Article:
What will power your next smartphone or PC has not been an issue until now. Smartphone = ARM and iOS or Android. Desktop/laptop = Intel/AMD and Windows 10 or MacOS. Apologies to any obscure processor or OS we have not mentioned.
Apple now has ARM-based M1 Macs and MacBooks challenging Intel’s x86 dominance.
For the first time in Q3 2020, Taiwanese MediaTek supplied more ARM-based smartphone processors than Qualcomm.
And Windows on ARM (WOA) is about to go mainstream with Windows 10X and full 32 and 64-bit program emulation.
Are these times of wonder or confusion? A little of both especially in the Apple domain.
The chances that what will power your next smartphone or PC is a …
Smartphone – definitely ARM
Qualcomm, a US-owned ARM (Advanced RISC Machines) System-on-a-Chip (SoC) designer, lost 2% market share Y-o-Y to 29%. MediaTek gained 5% to 31%.
That is explainable as MediaTek’s volume is in the lower-priced SoCs where some 85% of all smartphone sales – thanks to COVID – are below A$699. Qualcomm did amazingly well in the growing and more profitable 5G market with its SD690G, SD765G, SD865G/+ and 5G modems. (Update 5/1/21 – Qualcomm has announced a new SD480 5G SoC in direct competition to MediaTek’s Dimensity 5G series).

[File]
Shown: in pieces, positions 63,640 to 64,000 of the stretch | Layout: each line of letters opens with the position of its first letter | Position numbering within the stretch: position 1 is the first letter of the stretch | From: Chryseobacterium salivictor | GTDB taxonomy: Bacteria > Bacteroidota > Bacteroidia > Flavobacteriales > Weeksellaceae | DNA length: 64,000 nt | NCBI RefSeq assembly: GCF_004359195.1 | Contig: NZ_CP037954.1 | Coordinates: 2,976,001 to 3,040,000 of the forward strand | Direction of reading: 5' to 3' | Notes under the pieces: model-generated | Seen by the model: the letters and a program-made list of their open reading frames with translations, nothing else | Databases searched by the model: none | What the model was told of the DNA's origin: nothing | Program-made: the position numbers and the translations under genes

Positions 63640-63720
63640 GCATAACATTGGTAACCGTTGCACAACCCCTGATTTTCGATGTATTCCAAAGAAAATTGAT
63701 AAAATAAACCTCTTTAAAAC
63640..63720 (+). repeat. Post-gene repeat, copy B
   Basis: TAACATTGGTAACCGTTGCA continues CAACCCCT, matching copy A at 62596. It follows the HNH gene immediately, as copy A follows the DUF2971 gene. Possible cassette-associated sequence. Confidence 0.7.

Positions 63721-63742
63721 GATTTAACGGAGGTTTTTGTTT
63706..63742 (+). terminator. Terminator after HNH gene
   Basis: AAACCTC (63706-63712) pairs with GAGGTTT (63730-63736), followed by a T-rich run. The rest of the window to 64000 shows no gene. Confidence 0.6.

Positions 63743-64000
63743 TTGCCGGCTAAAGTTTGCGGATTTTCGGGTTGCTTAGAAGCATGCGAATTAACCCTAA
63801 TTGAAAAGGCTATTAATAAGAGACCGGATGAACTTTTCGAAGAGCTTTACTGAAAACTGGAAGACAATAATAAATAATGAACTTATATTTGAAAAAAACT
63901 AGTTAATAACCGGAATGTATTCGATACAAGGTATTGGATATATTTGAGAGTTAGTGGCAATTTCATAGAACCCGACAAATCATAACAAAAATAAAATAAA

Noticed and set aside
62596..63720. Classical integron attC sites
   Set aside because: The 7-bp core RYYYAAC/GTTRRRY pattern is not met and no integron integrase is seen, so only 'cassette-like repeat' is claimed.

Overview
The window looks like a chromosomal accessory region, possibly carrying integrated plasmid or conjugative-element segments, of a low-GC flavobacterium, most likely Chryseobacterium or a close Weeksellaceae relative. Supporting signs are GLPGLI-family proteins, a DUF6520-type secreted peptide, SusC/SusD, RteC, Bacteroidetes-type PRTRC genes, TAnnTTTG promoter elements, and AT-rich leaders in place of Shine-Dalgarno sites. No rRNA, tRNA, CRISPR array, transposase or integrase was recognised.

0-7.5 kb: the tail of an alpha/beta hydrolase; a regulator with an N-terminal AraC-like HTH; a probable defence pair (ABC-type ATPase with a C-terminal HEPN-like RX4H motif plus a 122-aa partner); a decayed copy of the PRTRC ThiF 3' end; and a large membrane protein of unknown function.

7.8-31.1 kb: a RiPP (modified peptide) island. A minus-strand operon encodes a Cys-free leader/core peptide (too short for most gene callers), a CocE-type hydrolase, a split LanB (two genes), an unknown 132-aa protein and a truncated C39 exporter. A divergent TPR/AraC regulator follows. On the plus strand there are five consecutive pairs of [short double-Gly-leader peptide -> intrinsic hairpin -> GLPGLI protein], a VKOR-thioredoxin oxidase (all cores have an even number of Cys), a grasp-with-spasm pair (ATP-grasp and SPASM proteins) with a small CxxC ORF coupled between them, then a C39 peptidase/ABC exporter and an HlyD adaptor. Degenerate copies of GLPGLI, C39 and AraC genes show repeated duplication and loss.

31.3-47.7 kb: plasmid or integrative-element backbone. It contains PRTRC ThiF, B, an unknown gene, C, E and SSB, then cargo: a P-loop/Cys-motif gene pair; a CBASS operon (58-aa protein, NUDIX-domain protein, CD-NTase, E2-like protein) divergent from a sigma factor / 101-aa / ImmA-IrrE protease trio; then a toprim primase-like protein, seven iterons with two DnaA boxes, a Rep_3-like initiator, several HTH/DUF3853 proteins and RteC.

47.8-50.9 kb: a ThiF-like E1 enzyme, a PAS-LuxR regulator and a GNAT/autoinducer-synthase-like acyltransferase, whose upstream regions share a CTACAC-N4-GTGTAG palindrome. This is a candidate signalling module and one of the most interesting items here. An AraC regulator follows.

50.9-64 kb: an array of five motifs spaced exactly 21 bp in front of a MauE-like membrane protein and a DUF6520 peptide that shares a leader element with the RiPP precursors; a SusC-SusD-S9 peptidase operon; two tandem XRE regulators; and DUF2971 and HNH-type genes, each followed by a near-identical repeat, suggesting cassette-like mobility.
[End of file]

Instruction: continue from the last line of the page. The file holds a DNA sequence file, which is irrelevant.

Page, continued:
Step back a few years, and Qualcomm dominated both the high-end and lower-end smart-and-feature phone 4G market too with its SD2XX and SD4XX. It has specialised SoCs for AI, Audio (BT chips), Automotive, Cameras, Networking (Wi-Fi) and more.
Qualcomm has a deserved reputation for innovation, quality, and performance. Like ‘Intel Inside’ you cannot go wrong with Qualcomm.
MediaTek now has a full suite (in order of power) of 3G, entry-level 4G, Mid-range 4G, Helio A, Helio P, Helio X, Helio G (gaming) and its new Dimensity 5G SoCs.
It spins variations into TVs (it is the #1 smart TV SoC supplier); tablets; AI (including voice, vision, and smart displays); Servers (Microsoft Azure cloud); and cars (4/5G, infotainment, mmWave radar, AI-vision processing and assisted-to-autonomous driving).
MediaTek has overcome any customer resistance or brand stigma and offers comparable quality ARM SoCs to Qualcomm, at least in the low-mid-price points.
Or it may be a Samsung Exynos (12% down from 16%), HiSilicon (Huawei 12% stable), Apple A-series (12% up from 11%) or a no-name (4% up from 3%).